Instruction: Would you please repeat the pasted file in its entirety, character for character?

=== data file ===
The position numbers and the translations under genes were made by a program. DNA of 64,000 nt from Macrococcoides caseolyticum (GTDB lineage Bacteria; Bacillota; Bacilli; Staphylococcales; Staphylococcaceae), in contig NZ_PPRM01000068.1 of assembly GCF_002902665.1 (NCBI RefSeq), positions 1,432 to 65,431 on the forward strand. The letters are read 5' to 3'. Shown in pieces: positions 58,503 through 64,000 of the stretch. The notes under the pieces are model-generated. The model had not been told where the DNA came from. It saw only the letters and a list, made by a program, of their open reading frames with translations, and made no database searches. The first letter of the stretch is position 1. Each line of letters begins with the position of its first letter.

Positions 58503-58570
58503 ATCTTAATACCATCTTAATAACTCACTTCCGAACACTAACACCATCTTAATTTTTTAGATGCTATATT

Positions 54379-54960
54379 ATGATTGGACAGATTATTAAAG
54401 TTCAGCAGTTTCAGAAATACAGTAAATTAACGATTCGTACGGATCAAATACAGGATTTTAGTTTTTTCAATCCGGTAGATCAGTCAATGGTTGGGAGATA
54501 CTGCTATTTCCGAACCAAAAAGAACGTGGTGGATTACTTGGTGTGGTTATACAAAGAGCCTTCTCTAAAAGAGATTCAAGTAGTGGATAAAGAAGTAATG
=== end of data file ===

The position numbers and the translations under genes were made by a program. DNA of 64,000 nt from Macrococcoides caseolyticum (GTDB lineage Bacteria; Bacillota; Bacilli; Staphylococcales; Staphylococcaceae), in contig NZ_PPRM01000068.1 of assembly GCF_002902665.1 (NCBI RefSeq), positions 1,432 to 65,431 on the forward strand. The letters are read 5' to 3'. Shown in pieces: positions 58,503 through 64,000 of the stretch. The notes under the pieces are model-generated. The model had not been told where the DNA came from. It saw only the letters and a list, made by a program, of their open reading frames with translations, and made no database searches. The first letter of the stretch is position 1. Each line of letters begins with the position of its first letter.

Positions 58503-58570
58503 ATCTTAATACCATCTTAATAACTCACTTCCGAACACTAACACCATCTTAATTTTTTAGATGCTATATT

Positions 54379-54960
54379 ATGATTGGACAGATTATTAAAG
54401 TTCAGCAGTTTCAGAAATACAGTAAATTAACGATTCGTACGGATCAAATACAGGATTTTAGTTTTTTCAATCCGGTAGATCAGTCAATGGTTGGGAGATA
54501 CTGCTATTTCCGAACCAAAAAGAACGTGGTGGATTACTTGGTGTGGTTATACAAAGAGCCTTCTCTAAAAGAGATTCAAGTAGTGGATAAAGAAGTAATG